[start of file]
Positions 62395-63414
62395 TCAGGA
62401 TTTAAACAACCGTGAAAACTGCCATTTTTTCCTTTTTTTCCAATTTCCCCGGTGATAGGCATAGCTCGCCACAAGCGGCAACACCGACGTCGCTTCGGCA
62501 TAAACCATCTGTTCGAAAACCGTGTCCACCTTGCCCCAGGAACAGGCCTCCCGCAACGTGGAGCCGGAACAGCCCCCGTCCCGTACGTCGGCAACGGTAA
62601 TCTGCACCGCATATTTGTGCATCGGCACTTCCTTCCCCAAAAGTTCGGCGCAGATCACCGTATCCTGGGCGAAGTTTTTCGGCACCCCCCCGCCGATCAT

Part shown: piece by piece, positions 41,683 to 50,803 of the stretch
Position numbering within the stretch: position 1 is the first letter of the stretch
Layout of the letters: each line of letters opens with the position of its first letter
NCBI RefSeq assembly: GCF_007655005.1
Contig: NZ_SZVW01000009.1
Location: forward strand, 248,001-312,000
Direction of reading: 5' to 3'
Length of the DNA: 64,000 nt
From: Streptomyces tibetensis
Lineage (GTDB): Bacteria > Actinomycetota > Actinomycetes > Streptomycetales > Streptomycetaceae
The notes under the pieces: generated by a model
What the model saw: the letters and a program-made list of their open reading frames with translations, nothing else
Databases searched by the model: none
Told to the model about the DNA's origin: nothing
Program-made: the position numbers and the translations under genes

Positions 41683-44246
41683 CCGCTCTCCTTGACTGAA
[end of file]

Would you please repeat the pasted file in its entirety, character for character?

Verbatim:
Positions 62395-63414
62395 TCAGGA
62401 TTTAAACAACCGTGAAAACTGCCATTTTTTCCTTTTTTTCCAATTTCCCCGGTGATAGGCATAGCTCGCCACAAGCGGCAACACCGACGTCGCTTCGGCA
62501 TAAACCATCTGTTCGAAAACCGTGTCCACCTTGCCCCAGGAACAGGCCTCCCGCAACGTGGAGCCGGAACAGCCCCCGTCCCGTACGTCGGCAACGGTAA
62601 TCTGCACCGCATATTTGTGCATCGGCACTTCCTTCCCCAAAAGTTCGGCGCAGATCACCGTATCCTGGGCGAAGTTTTTCGGCACCCCCCCGCCGATCAT

Part shown: piece by piece, positions 41,683 to 50,803 of the stretch
Position numbering within the stretch: position 1 is the first letter of the stretch
Layout of the letters: each line of letters opens with the position of its first letter
NCBI RefSeq assembly: GCF_007655005.1
Contig: NZ_SZVW01000009.1
Location: forward strand, 248,001-312,000
Direction of reading: 5' to 3'
Length of the DNA: 64,000 nt
From: Streptomyces tibetensis
Lineage (GTDB): Bacteria > Actinomycetota > Actinomycetes > Streptomycetales > Streptomycetaceae
The notes under the pieces: generated by a model
What the model saw: the letters and a program-made list of their open reading frames with translations, nothing else
Databases searched by the model: none
Told to the model about the DNA's origin: nothing
Program-made: the position numbers and the translations under genes

Positions 41683-44246
41683 CCGCTCTCCTTGACTGAA